Sunday, April 11, 2010

Better Duck: Muslims Now Allowed To Throw Shoes In Great Britain

At some point, perhaps the British will take into account the sensitivities of those people on the receiving end of having things thrown at them by unhappy Muslims. But until that time comes:
SCOTLAND YARD has bowed to Islamic sensitivities and accepted that Muslims are entitled to throw shoes in ritual protest — which could have the unintended consequence of politicians or the police being hit.

News of the concession by the Metropolitan police has come to light amid a series of trials of more than 70 mostly Muslim demonstrators who were charged with violent disorder after last year’s Gaza protests outside the Israeli embassy in London.
I don't know much about the history of the shoe being used by Muslims in ritual protest, but I have read about the more traditional form of demonstrating Muslim disapproval. In Jews and Arabs: Their Contacts Through the Ages, S. D. Goitein wrote in 1955:

In former times--and in remote places even today--it was common for Muslim schoolboys to stone Jews. When the Turks conquered Yemen in 1872, an envoy was sent from the Chief Rabbi of Istanbul to inquire what grievance the Yemenite Jews had against their neighbors. It is indicative that the first thing of which they complained was this molestation by the schoolboys. But when the Turkish Governor asked an assembly of notables to stop this nuisance, there arose an old doctor of Muslim law and explained that this stone-throwing at Jews was an age-old custom (in Arabic 'Ada) and therefore it was unlawful to forbid it. [p. 76]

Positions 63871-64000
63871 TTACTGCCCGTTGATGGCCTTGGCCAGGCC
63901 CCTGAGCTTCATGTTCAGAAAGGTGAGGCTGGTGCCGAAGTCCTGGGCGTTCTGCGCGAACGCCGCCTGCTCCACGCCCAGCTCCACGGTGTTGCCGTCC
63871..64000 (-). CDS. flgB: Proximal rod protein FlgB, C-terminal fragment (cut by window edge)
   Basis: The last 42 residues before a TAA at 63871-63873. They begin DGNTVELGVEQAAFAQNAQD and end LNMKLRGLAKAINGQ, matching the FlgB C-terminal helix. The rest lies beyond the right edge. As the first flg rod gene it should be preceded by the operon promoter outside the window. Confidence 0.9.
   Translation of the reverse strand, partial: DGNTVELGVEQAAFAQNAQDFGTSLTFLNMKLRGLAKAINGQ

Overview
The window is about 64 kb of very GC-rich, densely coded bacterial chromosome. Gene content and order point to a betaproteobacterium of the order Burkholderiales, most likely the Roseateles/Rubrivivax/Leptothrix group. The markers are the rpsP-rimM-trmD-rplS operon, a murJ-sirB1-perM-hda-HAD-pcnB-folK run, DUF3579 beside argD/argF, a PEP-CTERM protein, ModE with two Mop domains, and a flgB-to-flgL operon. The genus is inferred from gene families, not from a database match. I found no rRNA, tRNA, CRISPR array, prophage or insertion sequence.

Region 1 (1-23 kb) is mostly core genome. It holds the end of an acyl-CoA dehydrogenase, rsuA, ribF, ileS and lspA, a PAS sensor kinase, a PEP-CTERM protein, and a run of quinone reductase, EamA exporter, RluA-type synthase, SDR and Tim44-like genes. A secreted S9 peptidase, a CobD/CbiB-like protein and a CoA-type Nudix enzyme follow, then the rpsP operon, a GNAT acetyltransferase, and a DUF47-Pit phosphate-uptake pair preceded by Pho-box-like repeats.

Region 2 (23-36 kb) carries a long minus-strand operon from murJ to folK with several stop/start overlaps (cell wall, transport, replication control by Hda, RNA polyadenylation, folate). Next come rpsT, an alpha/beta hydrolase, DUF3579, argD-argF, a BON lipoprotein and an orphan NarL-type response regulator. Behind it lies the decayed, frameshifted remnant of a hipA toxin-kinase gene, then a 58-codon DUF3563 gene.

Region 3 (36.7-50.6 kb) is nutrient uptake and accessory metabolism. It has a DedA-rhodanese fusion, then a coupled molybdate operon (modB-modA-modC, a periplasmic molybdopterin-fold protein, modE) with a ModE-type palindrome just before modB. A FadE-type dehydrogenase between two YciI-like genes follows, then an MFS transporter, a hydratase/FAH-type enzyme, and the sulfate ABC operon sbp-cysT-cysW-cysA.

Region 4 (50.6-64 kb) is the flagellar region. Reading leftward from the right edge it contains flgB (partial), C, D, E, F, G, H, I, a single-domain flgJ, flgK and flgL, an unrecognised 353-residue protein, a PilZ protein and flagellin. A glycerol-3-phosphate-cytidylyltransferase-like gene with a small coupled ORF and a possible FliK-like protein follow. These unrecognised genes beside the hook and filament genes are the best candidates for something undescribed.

Ironically, the rock-throwing that pro-Palestinian apologists glamorize as the sole recourse of Palestinian Arabs against the superior might of Israel has its source in the traditional--and legal--practice of throwing rocks at Jews in general.

Meanwhile, the generous understanding of the British legal system reaches up to the courts themselves:
Judge Denniss agreed that the act of shoe-throwing should not be considered in a charge of violent disorder against the student because it was “a symbolic” political gesture.

Shoes, and particularly the soles of shoes, are regarded as ritually unclean in the Islamic world. An Iraqi journalist became a folk hero for throwing a shoe at President George W Bush during a press conference in December 2008.
This of course raises a question: if shoes are so ritually unclean, just how are these people holding these shoes so as not to 'contaminate' themselves?

In any case, shoe-throwing has become so popular that--as one might have expected:
Dozens of ski-boots and clogs were also hurled at the US consulate in Edinburgh in a related protest, in which three policemen sustained minor injuries.
No word that people getting hurt has caused anyone to change their mind about throwing shoes though. How is it that the law can get so twisted as to respect the sensitivities of the people who are the least sensitive of the rights of others?

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